The concept of student engagement is accessible, understandable, and congenial with the language of teaching and learning.

A color PDF version of the report is now available for download.
The NSSE database now includes information from institutions that represent more than half (52 percent) of all undergraduates attending four-year colleges and universities. Our original goal was to enroll 250 schools per year. With 276 schools in 2000, 321 schools in 2001, and 366 schools participating in the 2002 national program, we’ve substantially exceeded the planned workscope. As I write, over 400 institutions are registered for 2003.

Four factors contribute to NSSE’s success. First, the demand for meaningful and usable assessment data continues unabated. Most schools recognize the need for information that can help improve student and institutional performance and also responds to external demands for evidence of student learning.

Second, a superb crew at the Indiana University Center for Survey Research administers NSSE using state-of-the-art professional survey methods. Because the NSSE survey process is customized to a degree for each school, it’s the equivalent of annually sending out 300-plus different surveys to random samples of undergraduates.

Third, participating institutions give us high marks for the quality of reader-friendly NSSE reports and other products. The highly skilled, productive NSSE staff prepares and presents student engagement results in multiple formats so that faculty members, administrators, and others with different levels of understanding of assessment and institutional improvement approaches can meaningfully interpret and use their findings. In addition, we continually seek and incorporate suggestions for improving our processes and materials.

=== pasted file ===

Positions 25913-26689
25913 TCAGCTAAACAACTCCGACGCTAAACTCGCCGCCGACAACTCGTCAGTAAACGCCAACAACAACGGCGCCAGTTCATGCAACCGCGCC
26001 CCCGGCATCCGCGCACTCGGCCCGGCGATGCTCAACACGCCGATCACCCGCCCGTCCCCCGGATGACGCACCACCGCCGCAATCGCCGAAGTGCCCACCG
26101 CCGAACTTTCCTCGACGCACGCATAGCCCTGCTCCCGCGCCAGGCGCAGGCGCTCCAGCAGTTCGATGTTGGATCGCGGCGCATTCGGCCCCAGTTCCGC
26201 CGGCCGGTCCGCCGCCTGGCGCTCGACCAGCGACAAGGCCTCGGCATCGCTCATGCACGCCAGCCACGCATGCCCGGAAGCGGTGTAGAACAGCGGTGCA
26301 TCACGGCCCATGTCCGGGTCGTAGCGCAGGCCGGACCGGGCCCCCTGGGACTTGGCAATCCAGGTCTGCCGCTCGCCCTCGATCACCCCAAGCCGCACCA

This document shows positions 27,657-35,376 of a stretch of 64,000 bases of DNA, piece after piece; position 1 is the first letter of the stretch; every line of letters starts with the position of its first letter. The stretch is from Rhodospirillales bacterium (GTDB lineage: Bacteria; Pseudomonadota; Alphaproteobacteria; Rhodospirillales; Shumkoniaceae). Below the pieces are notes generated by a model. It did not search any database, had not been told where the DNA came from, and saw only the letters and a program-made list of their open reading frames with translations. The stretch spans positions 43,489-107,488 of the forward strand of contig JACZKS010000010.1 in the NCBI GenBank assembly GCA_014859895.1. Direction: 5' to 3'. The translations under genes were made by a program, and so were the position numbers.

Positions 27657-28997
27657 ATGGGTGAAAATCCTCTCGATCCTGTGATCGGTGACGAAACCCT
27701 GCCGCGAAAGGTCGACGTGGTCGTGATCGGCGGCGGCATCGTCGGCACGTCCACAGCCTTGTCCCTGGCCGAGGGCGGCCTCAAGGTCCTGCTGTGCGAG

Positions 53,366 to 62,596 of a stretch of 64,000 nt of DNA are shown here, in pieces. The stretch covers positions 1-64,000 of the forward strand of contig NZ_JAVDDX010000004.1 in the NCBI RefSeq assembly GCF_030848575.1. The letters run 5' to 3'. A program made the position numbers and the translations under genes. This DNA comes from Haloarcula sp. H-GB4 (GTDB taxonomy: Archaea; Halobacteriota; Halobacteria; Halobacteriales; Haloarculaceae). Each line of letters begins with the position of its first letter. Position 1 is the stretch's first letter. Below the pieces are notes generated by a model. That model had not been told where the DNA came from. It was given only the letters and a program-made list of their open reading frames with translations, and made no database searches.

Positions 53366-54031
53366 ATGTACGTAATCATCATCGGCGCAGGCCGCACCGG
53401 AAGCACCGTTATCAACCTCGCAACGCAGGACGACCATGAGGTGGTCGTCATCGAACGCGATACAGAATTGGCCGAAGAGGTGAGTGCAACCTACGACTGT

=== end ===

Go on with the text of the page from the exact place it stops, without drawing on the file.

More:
Finally, schools are profitably using their results. In large part this is because the survey questions have compelling face validity with different groups, tapping many of the behaviors faculty members and others know are important to student learning. Moreover, virtually all the NSSE items represent activities that research studies show are linked to desired outcomes of college. These factors, along with an increasingly inquisitive public searching for good information about colleges, make NSSE the right tool for the times.

NSSE is only one source of information about the student experience. Among its virtues is that NSSE is a window into areas of student and institutional performance that virtually all colleges and universities espouse to be important, but about which few have solid information. The concept of student engagement is accessible, understandable, and congenial with the language of teaching and learning. Moreover, NSSE results point to aspects of student and institutional performance where improvement is both desirable and possible, be it persistence, success in major field courses, and so on.

We’re proud to be a part of a growing national movement to re-focus talk and action on key aspects of the undergraduate experience that really matter to collegiate quality. Along with our partners in this worthwhile endeavor, we welcome your participation, support, and suggestions for strengthening institutional responsibility for student learning.

George D. Kuh
Chancellor’s Professor of
Higher Education
Indiana University Bloomington